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Buffalo gold zaps gold eagles

Did introduction of the American Buffalo one-ounce gold bullion coin in 2006 harm sales of the American Eagle?
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Did introduction of the American Buffalo one-ounce gold bullion coin in 2006 harm sales of the American Eagle?

You can make that case looking at the final mintage figures for the coins just released by the U.S. Mint.


The Buffalo ounce saw a mintage of 337,012, a fairly strong total for a coin that was available for only half of the year.

Mintage of the one-ounce American Eagle fell by 36 percent from the 2005 total. In 2006, 237,510 of the one-ounce gold American Eagles were struck compared to 356,555 in the prior year.

Not only was the one-ounce gold Eagle affected. Mintages for the other three sizes fell also, but by not such large percentages.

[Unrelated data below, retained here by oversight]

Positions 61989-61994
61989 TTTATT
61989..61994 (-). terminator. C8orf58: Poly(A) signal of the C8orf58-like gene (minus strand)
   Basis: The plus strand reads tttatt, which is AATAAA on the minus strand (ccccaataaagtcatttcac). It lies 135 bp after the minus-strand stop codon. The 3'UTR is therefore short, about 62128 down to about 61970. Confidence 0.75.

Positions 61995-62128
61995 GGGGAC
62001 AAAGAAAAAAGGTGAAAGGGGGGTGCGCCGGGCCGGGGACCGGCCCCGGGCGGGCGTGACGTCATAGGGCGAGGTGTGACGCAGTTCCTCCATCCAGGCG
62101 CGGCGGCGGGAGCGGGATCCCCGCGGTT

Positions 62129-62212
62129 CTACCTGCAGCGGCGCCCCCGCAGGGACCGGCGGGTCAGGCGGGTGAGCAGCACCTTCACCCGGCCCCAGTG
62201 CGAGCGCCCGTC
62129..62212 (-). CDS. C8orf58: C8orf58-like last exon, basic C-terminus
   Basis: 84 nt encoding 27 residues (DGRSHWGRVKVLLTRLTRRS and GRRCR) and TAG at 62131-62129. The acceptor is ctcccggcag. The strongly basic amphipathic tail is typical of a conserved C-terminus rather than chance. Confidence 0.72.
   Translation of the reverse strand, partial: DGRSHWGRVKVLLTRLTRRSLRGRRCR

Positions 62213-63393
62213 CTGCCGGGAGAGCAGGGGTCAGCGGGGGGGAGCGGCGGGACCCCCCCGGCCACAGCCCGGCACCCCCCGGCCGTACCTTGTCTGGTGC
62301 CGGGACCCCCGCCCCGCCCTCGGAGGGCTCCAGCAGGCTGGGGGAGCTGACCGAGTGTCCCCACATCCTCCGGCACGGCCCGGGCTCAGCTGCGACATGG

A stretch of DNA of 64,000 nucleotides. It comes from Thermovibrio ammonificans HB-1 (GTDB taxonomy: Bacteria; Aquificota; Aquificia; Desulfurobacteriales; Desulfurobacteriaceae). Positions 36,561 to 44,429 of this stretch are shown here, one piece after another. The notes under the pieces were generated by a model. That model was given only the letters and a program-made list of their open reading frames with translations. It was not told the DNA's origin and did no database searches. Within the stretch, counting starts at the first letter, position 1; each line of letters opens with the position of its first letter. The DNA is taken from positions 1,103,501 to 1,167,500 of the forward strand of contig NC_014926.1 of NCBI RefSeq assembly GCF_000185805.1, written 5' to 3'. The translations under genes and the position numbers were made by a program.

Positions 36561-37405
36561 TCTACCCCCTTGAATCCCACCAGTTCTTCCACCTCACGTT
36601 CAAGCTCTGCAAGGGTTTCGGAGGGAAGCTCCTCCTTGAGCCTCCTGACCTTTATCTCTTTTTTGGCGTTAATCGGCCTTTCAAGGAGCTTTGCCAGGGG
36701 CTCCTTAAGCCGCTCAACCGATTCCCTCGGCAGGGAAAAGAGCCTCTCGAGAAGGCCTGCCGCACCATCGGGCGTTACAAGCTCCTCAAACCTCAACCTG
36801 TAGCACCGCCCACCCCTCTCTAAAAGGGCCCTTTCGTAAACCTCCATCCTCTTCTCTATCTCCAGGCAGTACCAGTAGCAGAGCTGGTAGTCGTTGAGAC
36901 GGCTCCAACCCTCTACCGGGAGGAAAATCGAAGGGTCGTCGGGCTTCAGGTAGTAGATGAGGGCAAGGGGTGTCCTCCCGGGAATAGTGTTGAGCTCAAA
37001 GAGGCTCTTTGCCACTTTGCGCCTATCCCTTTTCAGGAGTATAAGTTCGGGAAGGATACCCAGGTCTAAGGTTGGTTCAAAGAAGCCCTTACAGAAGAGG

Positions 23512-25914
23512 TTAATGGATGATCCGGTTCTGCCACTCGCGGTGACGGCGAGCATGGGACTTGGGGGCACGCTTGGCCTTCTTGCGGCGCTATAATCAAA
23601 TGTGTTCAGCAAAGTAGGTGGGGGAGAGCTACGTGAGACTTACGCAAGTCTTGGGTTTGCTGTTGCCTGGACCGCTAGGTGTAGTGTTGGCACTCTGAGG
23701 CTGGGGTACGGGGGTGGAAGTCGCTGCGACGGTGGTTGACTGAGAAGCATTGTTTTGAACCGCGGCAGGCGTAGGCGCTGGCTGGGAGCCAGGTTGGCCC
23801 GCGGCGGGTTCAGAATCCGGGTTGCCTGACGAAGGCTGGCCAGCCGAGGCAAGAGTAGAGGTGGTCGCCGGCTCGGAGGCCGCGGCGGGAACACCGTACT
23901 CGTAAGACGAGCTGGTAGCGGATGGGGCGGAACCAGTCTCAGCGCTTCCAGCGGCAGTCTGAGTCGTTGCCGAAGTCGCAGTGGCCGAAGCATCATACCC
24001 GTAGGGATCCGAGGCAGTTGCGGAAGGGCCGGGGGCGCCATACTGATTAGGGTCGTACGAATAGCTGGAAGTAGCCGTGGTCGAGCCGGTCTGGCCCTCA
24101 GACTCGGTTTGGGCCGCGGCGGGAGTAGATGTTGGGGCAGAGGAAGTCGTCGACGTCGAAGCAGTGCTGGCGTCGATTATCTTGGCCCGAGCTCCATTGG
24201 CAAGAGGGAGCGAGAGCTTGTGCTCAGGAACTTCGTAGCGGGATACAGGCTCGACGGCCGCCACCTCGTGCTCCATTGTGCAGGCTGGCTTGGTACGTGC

In 2006, 66,005 of the half-ounce Eagles were struck, down 18 percent from the 2005 total of 80,023.

For the quarter-ounce Eagle, the 2006 mintage total was 60,004, down 17 percent from 2005?s 72,015.

The smallest drop was recorded by the tenth-ounce coin. It had a 2006 mintage of 285,006, down just 5 percent. In 2005, the total was 300,043.

Jumping strongly higher was the mintage for the silver American Eagle. In 2006 some 10,676,522 were struck, up 20 percent from the 8,891,025 total of 2005. This is the second highest total ever struck, exceeded only by the 11,442,335 coins struck in 1987.

Platinum bullion Eagles saw smaller shifts in coinage. The one-ounce platinum Eagle mintage was 6,000 in 2006, down 5 percent from 2005?s total of 6,310.

The half-ounce platinum Eagle had a 2006 mintage of 9,602, which was a gain of 7 percent over the 9,013 number from 2005.

For the quarter-ounce platinum Eagle, the mintage in 2006 of 12,001 was virtually identical to the 12,013 of 2005.

The greatest change in mintage came with the tenth-ounce coin, the 2006 mintage of 11,001 was 21 percent below the 14,013 of 2005.

These totals are for the gold, silver and platinum bullion American Eagles sold by the U.S. Mint through its distribution network. The figures do not include proof mintages or mintages of the newly introduced ?W? mintmarked Eagles that were sold directly to collectors.